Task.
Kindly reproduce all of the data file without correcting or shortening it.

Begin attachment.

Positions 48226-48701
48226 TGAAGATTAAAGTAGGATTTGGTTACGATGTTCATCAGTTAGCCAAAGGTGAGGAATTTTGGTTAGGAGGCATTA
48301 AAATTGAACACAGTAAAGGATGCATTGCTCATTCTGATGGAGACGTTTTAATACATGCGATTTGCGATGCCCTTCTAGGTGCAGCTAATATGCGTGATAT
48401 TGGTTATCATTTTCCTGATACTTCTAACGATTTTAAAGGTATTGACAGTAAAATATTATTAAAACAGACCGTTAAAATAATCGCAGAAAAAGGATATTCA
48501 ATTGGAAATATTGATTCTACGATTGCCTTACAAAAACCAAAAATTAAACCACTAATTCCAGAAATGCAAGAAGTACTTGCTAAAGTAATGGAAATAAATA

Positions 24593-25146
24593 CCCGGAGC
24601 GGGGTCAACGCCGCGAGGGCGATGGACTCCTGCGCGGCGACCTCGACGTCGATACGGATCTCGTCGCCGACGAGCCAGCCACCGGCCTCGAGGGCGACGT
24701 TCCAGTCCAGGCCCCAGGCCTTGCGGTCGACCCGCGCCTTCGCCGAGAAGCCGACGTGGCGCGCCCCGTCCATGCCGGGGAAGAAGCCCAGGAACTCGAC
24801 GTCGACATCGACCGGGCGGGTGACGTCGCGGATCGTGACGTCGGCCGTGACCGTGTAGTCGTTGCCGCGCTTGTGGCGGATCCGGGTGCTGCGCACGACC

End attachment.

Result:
Positions 48226-48701
48226 TGAAGATTAAAGTAGGATTTGGTTACGATGTTCATCAGTTAGCCAAAGGTGAGGAATTTTGGTTAGGAGGCATTA
48301 AAATTGAACACAGTAAAGGATGCATTGCTCATTCTGATGGAGACGTTTTAATACATGCGATTTGCGATGCCCTTCTAGGTGCAGCTAATATGCGTGATAT
48401 TGGTTATCATTTTCCTGATACTTCTAACGATTTTAAAGGTATTGACAGTAAAATATTATTAAAACAGACCGTTAAAATAATCGCAGAAAAAGGATATTCA
48501 ATTGGAAATATTGATTCTACGATTGCCTTACAAAAACCAAAAATTAAACCACTAATTCCAGAAATGCAAGAAGTACTTGCTAAAGTAATGGAAATAAATA

Positions 24593-25146
24593 CCCGGAGC
24601 GGGGTCAACGCCGCGAGGGCGATGGACTCCTGCGCGGCGACCTCGACGTCGATACGGATCTCGTCGCCGACGAGCCAGCCACCGGCCTCGAGGGCGACGT
24701 TCCAGTCCAGGCCCCAGGCCTTGCGGTCGACCCGCGCCTTCGCCGAGAAGCCGACGTGGCGCGCCCCGTCCATGCCGGGGAAGAAGCCCAGGAACTCGAC
24801 GTCGACATCGACCGGGCGGGTGACGTCGCGGATCGTGACGTCGGCCGTGACCGTGTAGTCGTTGCCGCGCTTGTGGCGGATCCGGGTGCTGCGCACGACC